Here’s part one of my Bosque diary in case you missed it.
I’m writing this entry on Thanksgiving day. It’s crazy how crowded the reserve is. There are about 100 serious photographers shooting today. I guess the world does in fact have some understanding spouses – or more single people than I realized.
The weather was typical Central New Mexico in early winter. This morning for the blast-off, the temperature was 27 degrees at dawn. By sunset, the temperature had risen to 64 degrees. My cold-weather gear certainly came in handy this morning. This afternoon, not so much.
Sunrise is officially at 6:48 AM but the action starts about 20 minutes before that. The birds can blast off from the pond as much as 20 minutes before or after. When you try to figure out where to shoot from, there are three main considerations.
2. Wind direction
3. Sun angle
These are hard and fast rules in bird photography as far as I am concerned. (I put that sentence in there so all of you needing an excuse for faux outrage today can send me scathing email saying there are no rules in photography :))
These all apply during the blast off, but in ways that are somewhat unusual. The birds take off into the wind. If the wind is coming from the north and you’re south of the birds, you’re going to get wonderful shots of their butts. You have to pay attention to the wind. Then you have to find a nice background. Usually that’s the sunrise. Lastly, you have to think about sun angle. Usually, you want to shoot birds on sun angle, but during the blast off, you can shoot them backlit.
Today I nearly got shut out. I simply couldn’t get far north enough to get the birds as they lept out of the pond. I got the one shot below but I have made better images of the blast off. Some days are like that. When the winds are from the south it’s MUCH easier but as you may expect, the winds are rarely from the south, because lately, it seems nothing is easy :)
If there’s no big blast off or you miss it, you head to the crane pools. These are the ponds that you see on the west side of the road as you drive into the refuge. Some years, there’s no water here. This year, there’s a little water, but not as much as I’d like.
After shooting the crane pools, you usually head back into the refuge and cut through the middle to go to the northern end of Bosque. This year, there’s no corn there and that means no birds. The drought has severely impacted Bosque del Apache and frankly, conditions are very poor for photography. But, that said, each day has still presented plenty of great opportunities, just fewer than usual.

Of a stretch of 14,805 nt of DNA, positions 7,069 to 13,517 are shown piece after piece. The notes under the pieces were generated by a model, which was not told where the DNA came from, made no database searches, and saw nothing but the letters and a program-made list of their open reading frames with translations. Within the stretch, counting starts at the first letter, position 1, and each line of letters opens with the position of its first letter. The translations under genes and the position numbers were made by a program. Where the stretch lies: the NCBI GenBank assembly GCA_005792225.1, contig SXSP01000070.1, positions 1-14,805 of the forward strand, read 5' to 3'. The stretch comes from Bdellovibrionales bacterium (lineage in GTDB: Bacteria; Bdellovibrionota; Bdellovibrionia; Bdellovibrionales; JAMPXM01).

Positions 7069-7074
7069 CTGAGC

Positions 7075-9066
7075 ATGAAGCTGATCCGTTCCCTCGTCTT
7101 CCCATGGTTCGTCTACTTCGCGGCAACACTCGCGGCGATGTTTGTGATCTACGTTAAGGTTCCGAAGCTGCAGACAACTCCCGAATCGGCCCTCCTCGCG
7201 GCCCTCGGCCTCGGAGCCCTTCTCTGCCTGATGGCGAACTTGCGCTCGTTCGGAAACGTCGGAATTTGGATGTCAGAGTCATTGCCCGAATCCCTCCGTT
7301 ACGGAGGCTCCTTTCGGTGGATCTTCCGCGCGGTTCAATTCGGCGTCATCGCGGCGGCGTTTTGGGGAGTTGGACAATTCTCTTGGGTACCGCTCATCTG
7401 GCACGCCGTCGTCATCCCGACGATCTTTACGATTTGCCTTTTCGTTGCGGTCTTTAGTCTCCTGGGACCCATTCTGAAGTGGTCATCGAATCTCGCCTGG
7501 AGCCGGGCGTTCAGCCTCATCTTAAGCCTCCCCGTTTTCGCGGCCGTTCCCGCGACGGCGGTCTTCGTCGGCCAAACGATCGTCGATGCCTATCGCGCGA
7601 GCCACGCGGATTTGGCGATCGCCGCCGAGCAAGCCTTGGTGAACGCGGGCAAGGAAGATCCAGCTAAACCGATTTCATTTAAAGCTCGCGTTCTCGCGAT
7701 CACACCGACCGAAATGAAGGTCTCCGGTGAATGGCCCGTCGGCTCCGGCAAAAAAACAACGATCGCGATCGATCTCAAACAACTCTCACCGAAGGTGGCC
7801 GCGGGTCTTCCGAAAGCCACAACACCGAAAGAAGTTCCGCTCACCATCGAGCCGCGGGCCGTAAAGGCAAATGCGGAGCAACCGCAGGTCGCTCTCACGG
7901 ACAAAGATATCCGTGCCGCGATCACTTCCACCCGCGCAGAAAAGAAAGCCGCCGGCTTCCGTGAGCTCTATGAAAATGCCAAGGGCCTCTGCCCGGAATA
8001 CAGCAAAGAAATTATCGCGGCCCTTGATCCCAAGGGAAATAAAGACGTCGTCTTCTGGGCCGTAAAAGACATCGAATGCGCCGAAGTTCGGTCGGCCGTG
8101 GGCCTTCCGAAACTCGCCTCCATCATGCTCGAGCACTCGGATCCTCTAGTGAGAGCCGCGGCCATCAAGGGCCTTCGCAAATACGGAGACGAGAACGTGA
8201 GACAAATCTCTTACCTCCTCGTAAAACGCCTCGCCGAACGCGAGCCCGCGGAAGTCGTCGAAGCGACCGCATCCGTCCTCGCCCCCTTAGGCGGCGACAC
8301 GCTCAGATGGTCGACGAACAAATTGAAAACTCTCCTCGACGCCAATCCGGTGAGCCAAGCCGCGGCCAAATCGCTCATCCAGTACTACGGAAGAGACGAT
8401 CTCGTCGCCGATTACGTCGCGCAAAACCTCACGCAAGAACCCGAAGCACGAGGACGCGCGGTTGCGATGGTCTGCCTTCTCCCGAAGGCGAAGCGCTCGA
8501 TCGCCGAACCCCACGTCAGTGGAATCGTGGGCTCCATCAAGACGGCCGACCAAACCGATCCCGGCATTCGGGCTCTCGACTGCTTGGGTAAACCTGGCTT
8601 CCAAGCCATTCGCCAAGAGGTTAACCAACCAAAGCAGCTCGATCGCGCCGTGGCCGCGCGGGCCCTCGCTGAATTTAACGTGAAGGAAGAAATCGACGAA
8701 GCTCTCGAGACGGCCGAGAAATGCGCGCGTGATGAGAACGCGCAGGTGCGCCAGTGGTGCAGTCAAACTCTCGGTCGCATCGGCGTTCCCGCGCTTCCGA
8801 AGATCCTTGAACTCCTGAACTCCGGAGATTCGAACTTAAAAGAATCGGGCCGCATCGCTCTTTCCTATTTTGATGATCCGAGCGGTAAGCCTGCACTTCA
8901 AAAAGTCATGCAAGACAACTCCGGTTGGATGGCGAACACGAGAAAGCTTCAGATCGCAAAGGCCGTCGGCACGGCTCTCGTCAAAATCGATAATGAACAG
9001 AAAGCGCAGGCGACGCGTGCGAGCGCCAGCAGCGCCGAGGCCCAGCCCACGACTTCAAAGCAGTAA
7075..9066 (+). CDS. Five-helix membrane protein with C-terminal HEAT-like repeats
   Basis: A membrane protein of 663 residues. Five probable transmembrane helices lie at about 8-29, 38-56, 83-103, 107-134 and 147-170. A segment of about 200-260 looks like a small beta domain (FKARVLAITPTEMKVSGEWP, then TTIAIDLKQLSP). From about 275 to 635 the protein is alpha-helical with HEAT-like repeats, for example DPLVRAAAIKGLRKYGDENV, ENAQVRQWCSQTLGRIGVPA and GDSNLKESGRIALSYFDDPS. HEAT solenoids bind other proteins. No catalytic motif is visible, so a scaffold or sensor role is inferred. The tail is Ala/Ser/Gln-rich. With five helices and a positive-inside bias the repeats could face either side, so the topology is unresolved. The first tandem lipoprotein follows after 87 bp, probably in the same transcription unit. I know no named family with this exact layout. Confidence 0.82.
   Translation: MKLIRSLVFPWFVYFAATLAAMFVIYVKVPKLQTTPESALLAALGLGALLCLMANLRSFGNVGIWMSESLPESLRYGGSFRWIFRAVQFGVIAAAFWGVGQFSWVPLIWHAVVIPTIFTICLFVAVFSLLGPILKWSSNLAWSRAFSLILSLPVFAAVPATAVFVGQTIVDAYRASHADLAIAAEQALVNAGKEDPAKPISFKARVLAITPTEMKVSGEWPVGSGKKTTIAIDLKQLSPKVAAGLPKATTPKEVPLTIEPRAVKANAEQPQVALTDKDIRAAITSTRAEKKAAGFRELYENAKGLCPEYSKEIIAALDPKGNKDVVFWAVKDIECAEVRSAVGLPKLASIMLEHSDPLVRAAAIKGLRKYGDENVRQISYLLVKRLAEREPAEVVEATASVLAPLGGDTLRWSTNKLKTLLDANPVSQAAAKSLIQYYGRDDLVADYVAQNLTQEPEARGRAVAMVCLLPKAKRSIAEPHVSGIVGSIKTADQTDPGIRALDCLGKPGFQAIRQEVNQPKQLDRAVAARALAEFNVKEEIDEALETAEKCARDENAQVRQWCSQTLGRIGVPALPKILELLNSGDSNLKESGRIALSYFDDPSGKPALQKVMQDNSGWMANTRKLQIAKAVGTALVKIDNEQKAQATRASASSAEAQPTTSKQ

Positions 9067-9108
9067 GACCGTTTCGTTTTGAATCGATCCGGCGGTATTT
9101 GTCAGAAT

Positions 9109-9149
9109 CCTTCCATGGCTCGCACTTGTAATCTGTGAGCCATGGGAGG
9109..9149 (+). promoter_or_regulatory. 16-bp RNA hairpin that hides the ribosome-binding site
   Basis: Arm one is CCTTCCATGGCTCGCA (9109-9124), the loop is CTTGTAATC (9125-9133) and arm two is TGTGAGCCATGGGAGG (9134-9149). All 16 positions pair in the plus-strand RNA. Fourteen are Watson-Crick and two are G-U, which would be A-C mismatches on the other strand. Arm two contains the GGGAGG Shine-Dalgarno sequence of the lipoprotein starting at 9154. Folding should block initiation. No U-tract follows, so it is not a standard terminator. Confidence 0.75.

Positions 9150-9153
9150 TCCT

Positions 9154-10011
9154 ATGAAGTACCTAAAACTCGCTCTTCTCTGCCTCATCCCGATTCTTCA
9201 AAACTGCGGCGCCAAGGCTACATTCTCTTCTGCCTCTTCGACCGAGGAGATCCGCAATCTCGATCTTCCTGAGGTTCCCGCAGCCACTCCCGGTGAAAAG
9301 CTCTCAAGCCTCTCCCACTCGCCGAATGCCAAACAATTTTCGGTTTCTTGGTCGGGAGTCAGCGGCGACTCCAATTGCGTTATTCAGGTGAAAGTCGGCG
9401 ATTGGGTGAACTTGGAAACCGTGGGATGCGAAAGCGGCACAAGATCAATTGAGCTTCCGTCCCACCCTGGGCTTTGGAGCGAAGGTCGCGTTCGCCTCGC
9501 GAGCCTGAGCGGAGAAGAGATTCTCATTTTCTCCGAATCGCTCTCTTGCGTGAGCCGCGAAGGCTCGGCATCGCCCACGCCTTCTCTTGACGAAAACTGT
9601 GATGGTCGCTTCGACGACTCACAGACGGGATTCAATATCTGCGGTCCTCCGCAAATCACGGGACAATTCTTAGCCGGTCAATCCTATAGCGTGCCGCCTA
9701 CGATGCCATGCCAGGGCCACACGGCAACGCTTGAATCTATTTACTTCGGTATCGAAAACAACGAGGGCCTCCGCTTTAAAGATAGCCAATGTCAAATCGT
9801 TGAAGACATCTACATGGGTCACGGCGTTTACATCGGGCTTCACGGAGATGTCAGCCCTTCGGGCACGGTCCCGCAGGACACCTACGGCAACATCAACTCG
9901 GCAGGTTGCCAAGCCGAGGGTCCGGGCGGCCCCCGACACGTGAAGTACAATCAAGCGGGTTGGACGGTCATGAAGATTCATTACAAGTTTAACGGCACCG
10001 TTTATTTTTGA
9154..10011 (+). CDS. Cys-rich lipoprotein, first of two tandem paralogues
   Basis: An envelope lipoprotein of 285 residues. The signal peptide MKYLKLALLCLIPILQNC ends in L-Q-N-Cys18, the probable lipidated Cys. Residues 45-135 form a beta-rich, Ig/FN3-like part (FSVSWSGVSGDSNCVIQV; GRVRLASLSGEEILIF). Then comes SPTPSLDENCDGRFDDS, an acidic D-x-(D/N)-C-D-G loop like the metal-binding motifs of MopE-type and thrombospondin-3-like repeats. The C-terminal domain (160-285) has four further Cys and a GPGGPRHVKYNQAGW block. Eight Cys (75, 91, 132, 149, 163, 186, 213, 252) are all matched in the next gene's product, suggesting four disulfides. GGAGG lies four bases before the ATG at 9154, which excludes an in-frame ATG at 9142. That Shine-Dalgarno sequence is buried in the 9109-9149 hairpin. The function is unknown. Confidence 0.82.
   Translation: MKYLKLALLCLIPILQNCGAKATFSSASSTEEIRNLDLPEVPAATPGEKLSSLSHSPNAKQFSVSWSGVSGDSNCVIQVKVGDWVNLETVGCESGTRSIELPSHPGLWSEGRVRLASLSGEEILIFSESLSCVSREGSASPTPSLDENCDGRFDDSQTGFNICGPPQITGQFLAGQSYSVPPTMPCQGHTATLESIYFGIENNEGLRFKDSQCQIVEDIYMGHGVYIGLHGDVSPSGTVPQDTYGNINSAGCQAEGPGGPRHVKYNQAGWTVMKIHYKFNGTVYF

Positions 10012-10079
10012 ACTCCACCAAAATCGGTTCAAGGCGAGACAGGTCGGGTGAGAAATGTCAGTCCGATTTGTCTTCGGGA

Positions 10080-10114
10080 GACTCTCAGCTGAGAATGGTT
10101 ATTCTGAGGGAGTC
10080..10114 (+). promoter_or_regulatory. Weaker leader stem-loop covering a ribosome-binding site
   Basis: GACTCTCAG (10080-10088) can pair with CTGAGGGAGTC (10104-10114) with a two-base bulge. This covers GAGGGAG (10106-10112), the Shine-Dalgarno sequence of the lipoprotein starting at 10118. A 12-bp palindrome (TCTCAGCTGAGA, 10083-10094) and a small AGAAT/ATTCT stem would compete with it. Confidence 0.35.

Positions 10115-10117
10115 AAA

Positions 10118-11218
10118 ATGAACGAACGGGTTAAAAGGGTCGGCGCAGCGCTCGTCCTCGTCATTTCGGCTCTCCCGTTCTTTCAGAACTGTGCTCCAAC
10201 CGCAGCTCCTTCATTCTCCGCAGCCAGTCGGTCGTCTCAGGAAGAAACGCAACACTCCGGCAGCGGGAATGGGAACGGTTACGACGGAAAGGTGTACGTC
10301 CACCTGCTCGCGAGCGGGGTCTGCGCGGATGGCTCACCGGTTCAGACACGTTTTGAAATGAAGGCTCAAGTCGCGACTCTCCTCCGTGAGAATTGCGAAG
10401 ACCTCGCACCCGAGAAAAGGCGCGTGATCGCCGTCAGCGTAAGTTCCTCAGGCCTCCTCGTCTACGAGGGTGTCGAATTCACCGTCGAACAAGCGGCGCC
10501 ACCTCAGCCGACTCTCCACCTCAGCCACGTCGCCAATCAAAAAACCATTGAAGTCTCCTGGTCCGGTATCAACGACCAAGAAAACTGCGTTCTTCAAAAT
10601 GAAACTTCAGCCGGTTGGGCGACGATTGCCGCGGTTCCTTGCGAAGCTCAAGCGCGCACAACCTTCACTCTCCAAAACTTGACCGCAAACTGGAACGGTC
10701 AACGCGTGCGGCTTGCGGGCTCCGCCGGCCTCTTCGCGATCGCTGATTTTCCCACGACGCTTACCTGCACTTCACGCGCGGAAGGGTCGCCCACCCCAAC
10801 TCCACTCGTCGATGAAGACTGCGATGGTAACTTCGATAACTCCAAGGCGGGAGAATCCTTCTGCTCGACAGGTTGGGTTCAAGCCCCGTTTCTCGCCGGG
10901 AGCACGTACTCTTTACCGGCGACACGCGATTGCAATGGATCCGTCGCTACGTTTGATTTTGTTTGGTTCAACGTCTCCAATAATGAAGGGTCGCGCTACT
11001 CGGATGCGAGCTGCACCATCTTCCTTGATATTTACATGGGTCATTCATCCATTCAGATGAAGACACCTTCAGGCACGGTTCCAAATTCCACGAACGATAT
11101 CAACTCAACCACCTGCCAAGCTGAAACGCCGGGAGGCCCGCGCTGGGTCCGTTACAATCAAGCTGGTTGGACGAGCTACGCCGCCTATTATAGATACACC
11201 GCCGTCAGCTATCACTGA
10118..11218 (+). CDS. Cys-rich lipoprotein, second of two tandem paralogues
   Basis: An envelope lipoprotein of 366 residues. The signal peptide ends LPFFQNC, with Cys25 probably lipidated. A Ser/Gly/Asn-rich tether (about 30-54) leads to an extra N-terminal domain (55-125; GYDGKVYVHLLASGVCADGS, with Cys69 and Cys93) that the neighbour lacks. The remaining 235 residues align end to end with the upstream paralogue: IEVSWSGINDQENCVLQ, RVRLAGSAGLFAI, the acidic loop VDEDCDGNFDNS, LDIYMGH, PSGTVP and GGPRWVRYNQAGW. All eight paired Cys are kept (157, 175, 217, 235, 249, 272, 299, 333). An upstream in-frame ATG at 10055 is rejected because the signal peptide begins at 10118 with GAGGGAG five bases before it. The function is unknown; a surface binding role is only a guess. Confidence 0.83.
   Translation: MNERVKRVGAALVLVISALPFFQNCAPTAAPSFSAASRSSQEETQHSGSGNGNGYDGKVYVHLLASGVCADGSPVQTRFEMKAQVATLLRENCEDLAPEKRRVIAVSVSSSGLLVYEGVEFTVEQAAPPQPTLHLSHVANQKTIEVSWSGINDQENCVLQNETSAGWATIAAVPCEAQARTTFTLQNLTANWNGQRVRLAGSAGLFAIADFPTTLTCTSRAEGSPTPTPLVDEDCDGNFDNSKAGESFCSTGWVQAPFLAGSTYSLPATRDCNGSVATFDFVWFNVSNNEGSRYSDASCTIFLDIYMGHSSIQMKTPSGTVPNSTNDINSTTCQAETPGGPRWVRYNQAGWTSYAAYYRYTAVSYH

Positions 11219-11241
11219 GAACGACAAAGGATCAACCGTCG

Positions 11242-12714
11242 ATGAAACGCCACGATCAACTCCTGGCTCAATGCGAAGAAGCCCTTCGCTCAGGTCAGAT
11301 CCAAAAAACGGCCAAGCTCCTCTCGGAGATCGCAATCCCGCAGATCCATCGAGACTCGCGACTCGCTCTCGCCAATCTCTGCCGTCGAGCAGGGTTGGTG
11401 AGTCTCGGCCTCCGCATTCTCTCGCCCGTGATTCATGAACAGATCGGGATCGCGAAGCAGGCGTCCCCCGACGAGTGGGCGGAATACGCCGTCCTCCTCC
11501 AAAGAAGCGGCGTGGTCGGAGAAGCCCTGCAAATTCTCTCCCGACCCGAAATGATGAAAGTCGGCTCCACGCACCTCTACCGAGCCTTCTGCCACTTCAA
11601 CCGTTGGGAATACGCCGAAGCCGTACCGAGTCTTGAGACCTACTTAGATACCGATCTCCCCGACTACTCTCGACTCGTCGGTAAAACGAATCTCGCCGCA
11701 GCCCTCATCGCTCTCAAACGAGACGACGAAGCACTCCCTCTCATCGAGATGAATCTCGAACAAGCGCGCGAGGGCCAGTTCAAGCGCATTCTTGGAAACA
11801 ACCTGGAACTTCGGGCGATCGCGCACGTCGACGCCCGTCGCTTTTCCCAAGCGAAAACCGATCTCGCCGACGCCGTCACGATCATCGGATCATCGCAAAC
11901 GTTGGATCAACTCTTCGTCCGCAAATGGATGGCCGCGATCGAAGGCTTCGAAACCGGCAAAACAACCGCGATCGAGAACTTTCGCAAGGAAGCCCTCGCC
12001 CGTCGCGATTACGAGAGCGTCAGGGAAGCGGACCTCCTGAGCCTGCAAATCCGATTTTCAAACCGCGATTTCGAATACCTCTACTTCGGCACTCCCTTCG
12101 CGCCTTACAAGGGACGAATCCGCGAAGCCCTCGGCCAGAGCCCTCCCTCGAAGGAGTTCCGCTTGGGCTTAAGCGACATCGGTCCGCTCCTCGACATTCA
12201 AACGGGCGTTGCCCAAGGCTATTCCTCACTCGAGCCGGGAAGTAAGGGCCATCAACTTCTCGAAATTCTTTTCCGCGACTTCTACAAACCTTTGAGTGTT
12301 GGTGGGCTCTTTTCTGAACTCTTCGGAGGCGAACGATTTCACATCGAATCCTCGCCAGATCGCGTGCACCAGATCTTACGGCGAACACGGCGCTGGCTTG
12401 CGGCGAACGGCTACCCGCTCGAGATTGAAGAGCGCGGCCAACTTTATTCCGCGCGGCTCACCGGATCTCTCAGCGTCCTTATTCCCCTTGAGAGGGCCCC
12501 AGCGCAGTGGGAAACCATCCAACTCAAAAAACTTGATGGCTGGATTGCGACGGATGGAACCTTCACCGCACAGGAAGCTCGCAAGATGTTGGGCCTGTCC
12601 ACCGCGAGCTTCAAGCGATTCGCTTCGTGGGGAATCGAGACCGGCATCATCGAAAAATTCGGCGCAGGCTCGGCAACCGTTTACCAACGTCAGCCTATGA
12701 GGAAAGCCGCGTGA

The new extended tour loop has helped. It is cool to see a part of the Bosque I’ve never seen before, but the sun angle is impossible there any time other than early morning. When it’s cloudy, it’s a good place to go – if the birds are there. Sometimes they are and sometimes they aren’t. The birds seem just as confused as the photographers this year. The counts are down. You have to work to find birds. Most years, the birds find you.
If there isn’t some rain soon, the shooting here will be terrible next year. But before I sound too negative, let me say that I have high expectations given the success I’ve had here in the past. I remember it in the good old days. If you’d never been here before, you’d have a great time shooting here and you’d wonder what all the fuss is about.
One advantage of coming here so often is that when conditions are tough, you have fallback spots that almost always produce. That has been the case so far. But better news might be coming. We’re supposed to get some weather tomorrow. Bald blue skies and northwest winds are killers here. When there’s weather, anything is possible. Spots that normally don’t work all of a sudden do. The birds change their behavior and all standard bets are off. It’s exciting.
One thing I should mention is that the refuge management, the U.S. Department of Transportation and the railroad have decided to permanently close off the area known as the “railroad pond.” If this sounds familiar, it’s the location where I made Crane’s in the Fire Mist. So unless you’re willing to break the law, risk arrest, jail and fines, you can’t shoot at that pond which means nobody can copy my shot. It also means I can’t shoot there either. I’m not sure how I feel about that but it doesn’t matter. It is what it is. The only thing constant at Bosque is change.
Even with the challenges, two days into this shoot I have some pretty good images. I am really happy with my attempts to shoot stills. Now I’ll start spending time trying some video and time lapse. Before I close, this chapter of the diary, I want to make a personal observation.
Some in my audience seem to have genuine concern about my decision to spend Thanksgiving on the road shooting. I appreciate that concern. But really – it’s fine. I like being here. There is a sort of family here too. Part of the joy of being at Bosque del Apache during Thanksgiving is seeing old friends. The same folks who usually come here every year keep coming back and eventually, some of us become friends. Beyond that, there’s always my pal Artie Morris. He’s here for the 17th straight year. He hosted his usual Thanksgiving brunch. It was a great time with like-minded people.
There is a special camaraderie amongst bird photographers. Bird photography is one of the hardest kinds of photography you can ever do. Those who do it at the level you see practiced here at Bosque are the best of the best. I’m proud to be here among them, doing my best to tell the stories of the birds of Bosque.
I’ll have at least one more installment of the Bosque diary and I appreciate all the kind comments I’ve gotten about it so far.
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